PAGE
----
Laura had always loved to visit her grandfather – he lived on a farm and was very wise about all animals. In particular, he knew a lot about dogs and was always teaching Laura interesting things about them. One of the things he had taught her about was “calming signals” – these are special body language signals that dogs give each other to make each other less angry or less afraid.
Laura had loved learning about these “calming signals” but she hadn’t realised just how useful they would be until one day in her teens when she was walking home from school and met a big furry brown dog.
“I just came around a corner and nearly crashed into him!” Laura recalls. “I think maybe he was lost or something because he looked a bit scared and he must have got a fright when I came running up to him because all the fur stood up on his back and neck and he showed his teeth and started barking at me really loudly.”
Frightened, Laura froze, unsure what to do. She knew you should never run away from dogs because they would probably make them want to chase you. And she also knew that you shouldn’t scream because that might make them even more angry or scared…
“Then I remembered what my grandfather had told me about calming signals and how dogs use them to calm each other,” Laura explains. “So I thought maybe I could try the same thing too.”
Avoiding Eye Contact with the Dog
First, Laura made sure that she did not look at the dog in the eyes, because dogs find staring very threatening. Next, she turned slightly so that she was facing away from the dog, with her shoulder towards him, making sure that she was moving very slowly all the time.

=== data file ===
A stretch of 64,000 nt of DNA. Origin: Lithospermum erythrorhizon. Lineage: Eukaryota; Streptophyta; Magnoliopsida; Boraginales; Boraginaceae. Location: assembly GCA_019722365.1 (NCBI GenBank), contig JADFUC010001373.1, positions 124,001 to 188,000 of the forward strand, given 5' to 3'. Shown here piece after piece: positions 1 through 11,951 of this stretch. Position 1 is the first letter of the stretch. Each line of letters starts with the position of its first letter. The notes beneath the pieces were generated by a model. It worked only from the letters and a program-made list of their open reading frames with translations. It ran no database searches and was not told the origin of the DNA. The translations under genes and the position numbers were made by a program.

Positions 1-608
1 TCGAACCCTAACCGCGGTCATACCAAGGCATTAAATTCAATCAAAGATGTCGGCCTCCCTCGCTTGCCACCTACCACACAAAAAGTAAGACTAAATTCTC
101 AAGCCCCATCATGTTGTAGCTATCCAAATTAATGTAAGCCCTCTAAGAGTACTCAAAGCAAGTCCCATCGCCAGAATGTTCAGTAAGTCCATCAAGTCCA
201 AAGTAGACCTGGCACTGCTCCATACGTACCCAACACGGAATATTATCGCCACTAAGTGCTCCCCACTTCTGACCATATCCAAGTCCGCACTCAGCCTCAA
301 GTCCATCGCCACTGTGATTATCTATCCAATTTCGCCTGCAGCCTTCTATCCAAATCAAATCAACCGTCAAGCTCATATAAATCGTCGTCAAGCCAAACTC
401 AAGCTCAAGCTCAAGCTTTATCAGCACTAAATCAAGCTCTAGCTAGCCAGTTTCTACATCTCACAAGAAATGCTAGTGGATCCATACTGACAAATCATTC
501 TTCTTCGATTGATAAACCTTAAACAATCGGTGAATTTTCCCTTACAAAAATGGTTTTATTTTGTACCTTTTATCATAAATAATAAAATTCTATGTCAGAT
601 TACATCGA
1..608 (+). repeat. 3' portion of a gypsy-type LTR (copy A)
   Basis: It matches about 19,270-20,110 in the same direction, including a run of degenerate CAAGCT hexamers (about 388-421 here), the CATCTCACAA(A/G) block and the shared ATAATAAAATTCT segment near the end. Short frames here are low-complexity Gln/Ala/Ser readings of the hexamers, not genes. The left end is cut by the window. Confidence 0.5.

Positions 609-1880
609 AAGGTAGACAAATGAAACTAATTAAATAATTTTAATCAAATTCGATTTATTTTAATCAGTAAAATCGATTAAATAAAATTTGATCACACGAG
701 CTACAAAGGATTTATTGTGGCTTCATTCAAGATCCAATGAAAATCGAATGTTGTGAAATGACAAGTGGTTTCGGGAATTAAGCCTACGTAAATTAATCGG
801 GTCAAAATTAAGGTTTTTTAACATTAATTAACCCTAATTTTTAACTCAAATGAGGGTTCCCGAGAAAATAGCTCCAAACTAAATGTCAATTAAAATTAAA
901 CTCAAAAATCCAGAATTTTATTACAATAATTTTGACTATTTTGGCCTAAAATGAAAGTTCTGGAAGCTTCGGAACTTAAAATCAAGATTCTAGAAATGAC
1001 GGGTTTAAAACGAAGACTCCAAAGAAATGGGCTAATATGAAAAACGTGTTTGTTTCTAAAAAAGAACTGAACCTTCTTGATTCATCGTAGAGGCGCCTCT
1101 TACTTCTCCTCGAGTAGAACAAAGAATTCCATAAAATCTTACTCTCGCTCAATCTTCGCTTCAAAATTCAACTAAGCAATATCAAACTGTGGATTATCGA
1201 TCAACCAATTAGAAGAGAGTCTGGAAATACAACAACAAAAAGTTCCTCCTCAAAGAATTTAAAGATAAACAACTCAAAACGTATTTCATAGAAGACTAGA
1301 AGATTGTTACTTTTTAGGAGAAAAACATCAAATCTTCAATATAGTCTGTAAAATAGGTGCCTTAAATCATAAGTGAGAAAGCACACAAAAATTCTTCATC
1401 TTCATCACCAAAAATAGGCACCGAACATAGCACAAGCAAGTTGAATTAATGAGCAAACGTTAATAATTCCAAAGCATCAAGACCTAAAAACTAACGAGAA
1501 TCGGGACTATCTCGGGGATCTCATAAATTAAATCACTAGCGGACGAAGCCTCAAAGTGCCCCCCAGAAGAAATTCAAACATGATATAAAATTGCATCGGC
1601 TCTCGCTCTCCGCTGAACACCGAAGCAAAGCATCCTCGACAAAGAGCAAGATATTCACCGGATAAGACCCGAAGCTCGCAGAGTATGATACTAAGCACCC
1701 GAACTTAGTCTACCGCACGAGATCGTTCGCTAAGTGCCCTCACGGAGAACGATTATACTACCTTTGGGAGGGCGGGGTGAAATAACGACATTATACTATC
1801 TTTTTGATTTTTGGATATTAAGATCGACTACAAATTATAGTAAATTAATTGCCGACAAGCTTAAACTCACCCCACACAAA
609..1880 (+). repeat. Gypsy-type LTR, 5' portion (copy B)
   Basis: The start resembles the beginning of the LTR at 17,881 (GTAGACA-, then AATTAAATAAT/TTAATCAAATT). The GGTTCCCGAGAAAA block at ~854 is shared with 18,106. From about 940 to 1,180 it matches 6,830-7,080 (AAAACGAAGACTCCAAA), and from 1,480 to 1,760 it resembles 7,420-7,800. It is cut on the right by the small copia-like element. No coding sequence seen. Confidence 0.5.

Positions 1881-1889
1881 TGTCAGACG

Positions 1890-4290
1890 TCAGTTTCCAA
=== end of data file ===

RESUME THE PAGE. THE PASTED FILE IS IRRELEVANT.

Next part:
“I didn’t really expect it to work but the dog stopped barking! He was still all bristly and looked wary of me but at least, he wasn’t so aggressive anymore.”
In fact, the dog started to approach her. Laura remembered that her grandfather had told her that dogs can feel threatened if you walk straight up to their heads so she kept her shoulder turned away from the dog and carefully approached him in a curve, just like she had seen dogs do in the park when they go up to each other and circle to sniff bums.
As it came up to sniff her, Laura slowly crouched down, keeping her shoulders still turned away from the dog and making sure that she didn’t stare into its eyes. She was surprised when the dog started to wag its tail slightly. Gently, she put out a hand and after letting the dog sniff it, she carefully stroked its chest. She knew that it was best not to pat a strange dog on the head because many dogs find hands coming down towards their heads very threatening.
The Dog Even Followed Her Home
By now the dog was looking quite friendly – its ears were relaxed back on its head and its fur was not standing up on end anymore. Its mouth was open and relaxed, panting gently. When Laura slowly stood up and started walking again, it followed her, trotting happily beside her. When she got home, Laura gently checked its collar and found a tag naming the dog as “Rocky” and giving contact details for its owner.
“Rocky’s owner was really surprised when he turned up to collect him,” giggles Laura in memory. “He told me that Rocky is usually very scared of strangers and gets aggressive easily if he feels frightened or threatened – he’d even bitten a few people in the past! He couldn’t believe how Rocky was sitting happily with me, letting me pat him and play with him.”
“I told him that people often get bitten because they approach a dog the wrong way, like rushing up to pat it on the head or staring at it…but my grandfather had taught me how to use ‘calming signals’ to communicate with Rocky in a way that he could understand so that he didn’t feel threatened by me,” smiles Laura. “After that, Rocky’s owner started telling other people to do the same things I had done with Rocky and the great news is, Rocky never bit anyone again!”